Diane Parkes joins the fun at Laughing Cows, a new comedy club in Birmingham which features only female performers.
It is a muggy summer evening and we are seated in the Kitchen Garden Café in Kings Heath hoping the woman in front of us is not going to pick on us.
The usually-ordered tables and chairs have all been moved around to create a mini auditorium and at the focal point is comedian Maureen Younger who is warming up the crowd.
Microphone in hand, she pinpoints individuals and groups of friends, firing questions at them. She asks a group of students to move places and then quizzes them.
“Who are you then darling?” she asks. “What do you do for a living?”
When one replies he has a part-time job working in retail, Maureen is quick-fire with a response.
“You work in retail? You told me you were a student when you were paying, you owe me £2 mate.”
She turns her attention to a couple.
“What are your names? What do you do?”
When she hears one is a social worker Maureen grabs the comic potential with both hands.
“A social worker? It is so nice of you to bring your work with you,” as she nods towards the students. “I see you brought them for a night out.”
This process is part of the comedy but it is also an attempt to include the audience in the evening and introduce us to each other.
Maureen’s warm-up kicks off the monthly Laughing Cows Comedy Nite, which goes on to feature a host of comediennes. And behind the jokes there is a serious side to Laughing Cows, which was founded in London in 1998 and opened its Birmingham branch last year.
Aiming to put comediennes in the spotlight, it gives them an opportunity to perform in front of supportive audiences – made up of both men and women.
This is extended to the occasional new talent evenings known as Laughing Calves when local women can apply to do a short stand-up piece.
And Maureen says these designated women’s evenings are imperative in providing opportunities for comediennes.
“Women generally find it harder to make it in comedy,” she says.
“If you see a bill for a usual comedy evening you are unlikely to see more than one woman on it.
‘‘And as you go higher up the ranks to well-known comics, less and less of them are women.
“The comedy circuit tends to be male-dominated. Promoters are less willing to give women a chance and, among some people, there is a perception that women are not as funny as men.
‘‘I have been in the business for five or six years and you would be amazed at how often people have said to me that they liked my act but don’t usually like women comics.
‘‘Or they say that ‘you are funny despite being a woman’.”
The shortage of women on the comedy circuit can put additional expectations on those who are prepared to put their head above water.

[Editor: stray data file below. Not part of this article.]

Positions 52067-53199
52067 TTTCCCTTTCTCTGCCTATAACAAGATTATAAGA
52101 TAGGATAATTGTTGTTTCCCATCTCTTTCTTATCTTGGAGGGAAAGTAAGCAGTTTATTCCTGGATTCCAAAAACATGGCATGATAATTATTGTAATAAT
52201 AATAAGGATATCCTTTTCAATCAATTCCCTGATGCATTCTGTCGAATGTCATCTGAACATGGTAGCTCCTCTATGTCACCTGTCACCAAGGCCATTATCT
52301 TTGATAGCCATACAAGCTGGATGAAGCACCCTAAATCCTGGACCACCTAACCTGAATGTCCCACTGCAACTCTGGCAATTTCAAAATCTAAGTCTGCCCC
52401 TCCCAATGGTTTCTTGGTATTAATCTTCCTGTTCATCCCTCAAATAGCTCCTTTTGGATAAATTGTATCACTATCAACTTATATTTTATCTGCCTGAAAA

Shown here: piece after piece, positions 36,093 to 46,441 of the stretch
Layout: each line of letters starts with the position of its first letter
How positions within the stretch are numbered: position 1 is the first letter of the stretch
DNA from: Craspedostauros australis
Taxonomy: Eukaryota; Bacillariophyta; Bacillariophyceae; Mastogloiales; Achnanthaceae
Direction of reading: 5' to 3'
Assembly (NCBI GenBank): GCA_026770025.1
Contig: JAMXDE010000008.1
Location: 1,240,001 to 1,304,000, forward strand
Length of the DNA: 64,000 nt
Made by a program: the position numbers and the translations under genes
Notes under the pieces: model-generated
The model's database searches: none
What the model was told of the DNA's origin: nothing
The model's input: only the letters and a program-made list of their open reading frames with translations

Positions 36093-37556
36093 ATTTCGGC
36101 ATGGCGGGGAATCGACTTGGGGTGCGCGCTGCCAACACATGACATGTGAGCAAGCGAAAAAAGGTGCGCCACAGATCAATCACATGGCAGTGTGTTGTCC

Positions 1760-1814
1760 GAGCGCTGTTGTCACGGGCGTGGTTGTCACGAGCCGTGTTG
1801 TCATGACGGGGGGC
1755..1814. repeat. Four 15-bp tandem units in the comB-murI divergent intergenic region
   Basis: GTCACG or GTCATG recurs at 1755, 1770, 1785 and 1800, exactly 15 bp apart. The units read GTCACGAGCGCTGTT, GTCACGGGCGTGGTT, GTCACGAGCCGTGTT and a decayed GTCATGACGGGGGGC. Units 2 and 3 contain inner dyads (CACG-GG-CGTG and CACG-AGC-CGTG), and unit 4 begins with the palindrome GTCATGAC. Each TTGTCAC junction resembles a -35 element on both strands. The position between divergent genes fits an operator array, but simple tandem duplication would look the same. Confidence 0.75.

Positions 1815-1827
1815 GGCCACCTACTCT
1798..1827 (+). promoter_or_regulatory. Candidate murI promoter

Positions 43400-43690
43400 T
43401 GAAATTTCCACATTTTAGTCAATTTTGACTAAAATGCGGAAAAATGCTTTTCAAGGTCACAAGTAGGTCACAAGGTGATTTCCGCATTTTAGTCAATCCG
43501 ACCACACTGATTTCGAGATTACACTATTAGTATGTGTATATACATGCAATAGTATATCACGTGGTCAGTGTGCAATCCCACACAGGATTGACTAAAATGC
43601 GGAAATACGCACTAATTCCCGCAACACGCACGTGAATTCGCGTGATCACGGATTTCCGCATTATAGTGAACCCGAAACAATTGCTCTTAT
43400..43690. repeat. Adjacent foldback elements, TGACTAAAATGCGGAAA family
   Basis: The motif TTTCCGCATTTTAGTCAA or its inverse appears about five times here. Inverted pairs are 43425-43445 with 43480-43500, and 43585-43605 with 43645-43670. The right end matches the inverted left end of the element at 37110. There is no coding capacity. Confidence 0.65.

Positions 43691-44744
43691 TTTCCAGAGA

“There is a lot of pressure on women comics and people tend to judge them more harshly,” says Maureen. “If you go to a show and there is only one woman on the bill and three of the acts die, including the woman, then everyone remembers that the woman was rubbish.”
And that is without the problems shared by so many working women in trying to juggle the responsibilities of employment and family.
“Being a comic is a very hard job and you have to be prepared to do a lot of travelling and work a lot of nights and that isn’t easy if you have got children.”
Laughing Cows is a not-for-profit organisation, which also has clubs in London, Manchester, Berlin and Edinburgh, where it is staged on a daily basis during the Festival.
Maureen was keen to bring the phenomenon to Birmingham, launching the club last autumn and rapidly establishing it on a monthly basis. She believes she found the perfect venue in the Kitchen Garden Café in York Road.
“I came here with a friend and really liked it,” she says.
“It has a really good atmosphere and it is a bit different. It isn’t the kind of place you would necessarily expect to have a comedy club but it has worked really well.
‘‘And one of the other big advantages of Birmingham is that it is close enough to London for the London-based comics to be prepared to travel this far.”
The club has already pulled in some high-profile comedians.
“It was launched by Janice Connolly as Barbara Nice, which was brilliant, and we have also had Hattie Hayridge here,” says Maureen.
“Hattie is known from Red Dwarf and you could tell the Red Dwarf fans in the audience. And in October we have Shelagh Martin and Jo Enright.”
But it is also about giving new voices an outlet.
“We aim to be supportive of the comics and we like to hold the occasional Laughing Calves evenings as it gives up-and-comng talent a chance to try out their stuff,” Maureen says.
“There is always a really supportive atmosphere for the women who are doing the show. The club is very friendly and we now have a lot of regulars in the audience.”
Which is soon borne out as Maureen steps aside for the up-and-coming women comedians who are taking part in the Laughing Calves event.
Each is only given a few minutes and each has a totally individual voice, showing the diversity of women’s humour.
Those performing are Sharon Race, Anthea Neagle, Hannah Silvester, Ishi Khan-Jackson and Audriana.
The audience is more than ready to give them support, not just laughing at all the groan-worthy puns but also cheering along, clapping and even joining in a mock fitness class.
Sutton Coldfield comic Silvester admits to a few pre-show nerves but says that, once in front of the audience, she had soon forgotten them.
“It was fun,” she says. “I really enjoyed it and this is a great atmosphere.”
* The next Laughing Cows events on September 8 and October 6. Tickets cost £8 (£6 concessions) by emailing hazel@laughingcowscomedy.